Supermarkets, it’s time to “man up”

Articles
December 09, 2010

Supermarkets, it’s time to “man up”

Supermarkets have been the lands of the ladies, who despite being earners also serve most often as households’ chief shoppers and budget managers. Today, women are making way for more broad-shouldered shoppers – let’s call them guys – who have some catching up to do on the ins and outs of smart food and beverage shopping, meal planning and meal preparation.

Supermarkets have been the lands of the ladies, who despite being earners also serve most often as households’ chief shoppers and budget managers. Today, women are making way for more broad-shouldered shoppers – let’s call them guys – who have some catching up to do on the ins and outs of smart food and beverage shopping, meal planning and meal preparation.

Roles have shifted since the recession, and sharing household responsibilities is more common. The Lempert Report sees this as a vast opportunity for supermarkets to appeal to men, bring them in more often, keep them in the store longer, and remind them of their “man caves” at home.  Flat-screen televisions showing ballgames had a positive effect at Marsh stores about five years ago. Stores could expand beyond that in many ways:

  • Snack bins and beverage coolers spotted about could yield impulse purchases
  • Special Dog Days, with portable baths in the parking lot, and sampling events of foods and treats, could please man’s best friend and their masters – and lead to stock up for pets.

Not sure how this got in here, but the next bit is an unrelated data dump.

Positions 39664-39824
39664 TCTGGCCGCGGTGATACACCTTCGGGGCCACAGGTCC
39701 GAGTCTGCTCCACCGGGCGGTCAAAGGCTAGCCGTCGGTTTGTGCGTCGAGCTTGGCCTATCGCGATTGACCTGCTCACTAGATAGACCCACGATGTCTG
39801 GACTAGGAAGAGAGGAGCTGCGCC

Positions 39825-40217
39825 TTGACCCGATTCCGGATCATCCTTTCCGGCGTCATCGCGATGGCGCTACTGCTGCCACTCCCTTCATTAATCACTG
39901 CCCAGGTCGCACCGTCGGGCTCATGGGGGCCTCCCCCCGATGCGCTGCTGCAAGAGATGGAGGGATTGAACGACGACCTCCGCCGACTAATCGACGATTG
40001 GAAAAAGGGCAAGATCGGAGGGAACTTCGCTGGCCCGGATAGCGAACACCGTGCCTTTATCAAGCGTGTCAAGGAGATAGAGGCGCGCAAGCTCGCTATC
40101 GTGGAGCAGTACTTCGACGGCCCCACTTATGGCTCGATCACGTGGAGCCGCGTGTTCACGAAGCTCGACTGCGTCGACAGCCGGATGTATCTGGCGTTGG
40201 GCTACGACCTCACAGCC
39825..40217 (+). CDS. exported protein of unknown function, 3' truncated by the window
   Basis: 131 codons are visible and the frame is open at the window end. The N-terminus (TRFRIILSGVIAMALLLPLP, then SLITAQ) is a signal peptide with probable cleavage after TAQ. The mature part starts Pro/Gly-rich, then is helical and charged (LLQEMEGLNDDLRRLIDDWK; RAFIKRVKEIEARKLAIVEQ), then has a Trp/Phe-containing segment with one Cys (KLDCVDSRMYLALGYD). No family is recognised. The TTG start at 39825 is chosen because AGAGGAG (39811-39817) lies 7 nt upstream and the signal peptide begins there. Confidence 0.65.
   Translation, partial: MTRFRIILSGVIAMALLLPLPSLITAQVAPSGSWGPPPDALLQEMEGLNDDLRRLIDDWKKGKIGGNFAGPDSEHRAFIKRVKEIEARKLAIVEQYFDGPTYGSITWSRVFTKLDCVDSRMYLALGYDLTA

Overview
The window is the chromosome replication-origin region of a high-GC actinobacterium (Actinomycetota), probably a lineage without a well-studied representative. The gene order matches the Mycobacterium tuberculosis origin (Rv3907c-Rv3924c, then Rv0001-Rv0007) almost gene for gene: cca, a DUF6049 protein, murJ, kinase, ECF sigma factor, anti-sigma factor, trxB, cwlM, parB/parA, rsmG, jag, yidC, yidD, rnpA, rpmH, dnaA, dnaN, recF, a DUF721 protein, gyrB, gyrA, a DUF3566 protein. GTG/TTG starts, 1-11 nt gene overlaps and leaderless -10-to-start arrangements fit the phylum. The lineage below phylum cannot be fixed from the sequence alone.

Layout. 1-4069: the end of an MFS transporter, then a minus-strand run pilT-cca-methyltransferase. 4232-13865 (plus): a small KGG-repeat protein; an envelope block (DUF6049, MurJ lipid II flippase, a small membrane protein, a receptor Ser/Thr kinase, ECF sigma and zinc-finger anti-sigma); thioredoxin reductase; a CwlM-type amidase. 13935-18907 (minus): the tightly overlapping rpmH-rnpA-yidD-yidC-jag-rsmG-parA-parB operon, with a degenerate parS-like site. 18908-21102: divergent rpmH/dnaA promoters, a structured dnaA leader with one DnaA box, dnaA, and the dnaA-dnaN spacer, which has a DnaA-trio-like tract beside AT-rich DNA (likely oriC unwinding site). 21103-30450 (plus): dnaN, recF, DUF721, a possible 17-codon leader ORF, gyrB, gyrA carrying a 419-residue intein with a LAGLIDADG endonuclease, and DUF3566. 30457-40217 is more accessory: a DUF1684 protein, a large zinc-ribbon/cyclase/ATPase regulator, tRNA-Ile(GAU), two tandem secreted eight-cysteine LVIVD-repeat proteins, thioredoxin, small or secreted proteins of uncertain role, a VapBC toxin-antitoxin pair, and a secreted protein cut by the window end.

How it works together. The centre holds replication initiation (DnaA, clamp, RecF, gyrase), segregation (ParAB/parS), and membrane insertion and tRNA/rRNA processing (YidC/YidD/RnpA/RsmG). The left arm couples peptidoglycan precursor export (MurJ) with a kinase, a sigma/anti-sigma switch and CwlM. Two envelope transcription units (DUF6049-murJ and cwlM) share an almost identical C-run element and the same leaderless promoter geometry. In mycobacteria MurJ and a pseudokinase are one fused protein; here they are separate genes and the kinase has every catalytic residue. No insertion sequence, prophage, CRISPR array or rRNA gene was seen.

• Because guys are motivated to learn, a small nook in the store with food buying, meal prep and cooking tips on a kiosk or a brochure rack could be a spot they visit often.  This could turn into a secondary merchandising area for poly-bagged sports, fitness and hobby magazines.
  • Offer purchase checklists for manly times year-round – Super Bowl parties, barbecues, fantasy team drafts, card games, and more.

These are a few examples of how supermarkets can “man up” and tighten their bonds with two-adult households in the process.    

In a survey of more than 1,000 married dads released earlier this year by Manofthehouse.com, a website of Procter & Gamble Productions and Barefoot Proximity, 91% said they get along better with their significant other when they share household chores equally. Nearly half (48%) said they feel fulfilled by learning to cook. Even more (55%) seek information about food or cooking on the Internet.

Perhaps daddy bloggers will become a rising trend, following in the footsteps of mommy bloggers who willingly share information. That’s another activity they could do in their man caves.